Well one of the big things I’ve left the London Screenwriter’s Festival with is a new found enthusiasm to get back behind my first project which was ‘London: A Guide for the Naive’. I’ve got lots of plans of things to do with it, and feeling really positive about the prospect of taking the series further. Look out for more on that in the next few months.
Here are Time Out’s top 5 parts of the film:
London: A Guide for the Naive from SamGould on Vimeo.
1. London’s magnificent history dates as far back as 1770, when Rodrick I, or ‘Rodney’ as he was known at the time, ordered the construction of a new city on the River Thames. The city took just fifty years to build, and became renowned throughout the land as one of the most thriving spots in the country, stretching from Westminster to Tower Bridge. The king named his city: Zone 1.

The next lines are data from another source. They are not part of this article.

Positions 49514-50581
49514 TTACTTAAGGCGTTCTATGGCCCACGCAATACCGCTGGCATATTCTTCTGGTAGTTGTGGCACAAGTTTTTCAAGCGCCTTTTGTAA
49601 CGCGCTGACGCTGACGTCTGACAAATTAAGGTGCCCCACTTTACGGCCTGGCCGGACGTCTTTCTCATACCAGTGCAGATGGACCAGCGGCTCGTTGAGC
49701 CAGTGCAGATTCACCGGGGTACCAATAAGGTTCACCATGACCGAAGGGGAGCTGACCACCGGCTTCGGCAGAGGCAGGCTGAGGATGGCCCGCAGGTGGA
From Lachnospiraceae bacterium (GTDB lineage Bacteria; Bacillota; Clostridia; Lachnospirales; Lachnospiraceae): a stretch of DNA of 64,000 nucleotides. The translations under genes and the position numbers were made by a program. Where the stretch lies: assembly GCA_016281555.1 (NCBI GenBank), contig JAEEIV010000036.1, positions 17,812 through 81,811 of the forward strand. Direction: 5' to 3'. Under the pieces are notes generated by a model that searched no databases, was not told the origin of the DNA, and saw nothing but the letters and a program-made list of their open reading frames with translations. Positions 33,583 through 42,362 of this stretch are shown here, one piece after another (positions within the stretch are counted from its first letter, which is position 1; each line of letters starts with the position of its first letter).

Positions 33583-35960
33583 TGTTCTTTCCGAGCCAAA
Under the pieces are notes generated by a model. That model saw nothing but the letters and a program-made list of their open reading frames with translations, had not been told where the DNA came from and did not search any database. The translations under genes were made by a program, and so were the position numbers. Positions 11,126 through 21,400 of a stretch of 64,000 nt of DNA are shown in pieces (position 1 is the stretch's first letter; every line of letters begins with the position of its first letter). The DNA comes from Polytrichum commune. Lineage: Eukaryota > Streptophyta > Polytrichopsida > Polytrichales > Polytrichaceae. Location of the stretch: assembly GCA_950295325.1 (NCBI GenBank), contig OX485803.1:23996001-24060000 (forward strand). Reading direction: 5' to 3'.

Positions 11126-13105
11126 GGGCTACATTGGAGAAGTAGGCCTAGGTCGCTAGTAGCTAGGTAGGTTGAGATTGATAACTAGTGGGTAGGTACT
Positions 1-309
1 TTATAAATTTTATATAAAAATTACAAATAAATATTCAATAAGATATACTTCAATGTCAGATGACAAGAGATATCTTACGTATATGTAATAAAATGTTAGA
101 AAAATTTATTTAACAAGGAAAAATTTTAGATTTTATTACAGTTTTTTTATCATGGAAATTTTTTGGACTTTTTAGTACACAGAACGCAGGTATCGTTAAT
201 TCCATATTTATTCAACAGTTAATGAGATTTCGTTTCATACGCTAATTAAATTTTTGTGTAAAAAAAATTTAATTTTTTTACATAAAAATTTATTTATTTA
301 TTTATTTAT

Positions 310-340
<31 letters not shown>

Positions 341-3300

2. In the 1800s, a secret society of men emerged, said to control the strings of political and commercial power. This shadowy order became known as ‘The Order of the Black Cab’, and allegedly had members in every profession, each associated by their shared secret of what they called ‘The Knowledge.’
3. Time seems to move slower as you approach the Greenwich Meridian. Stand exactly on the line, and you can see time travel in all directions at once.
4. The River Thames was first brought to England around 300 years ago, some years before London’s birth. It was originally a stretch of the Nile, and given to the English in lieu of debt, owed for their aid in building the Pyramids in 1700.
5. VIPs and other well-connected Londoners have access to a higher-calibre public transport network, which they can access using their much-sought-after Lobster Cards.
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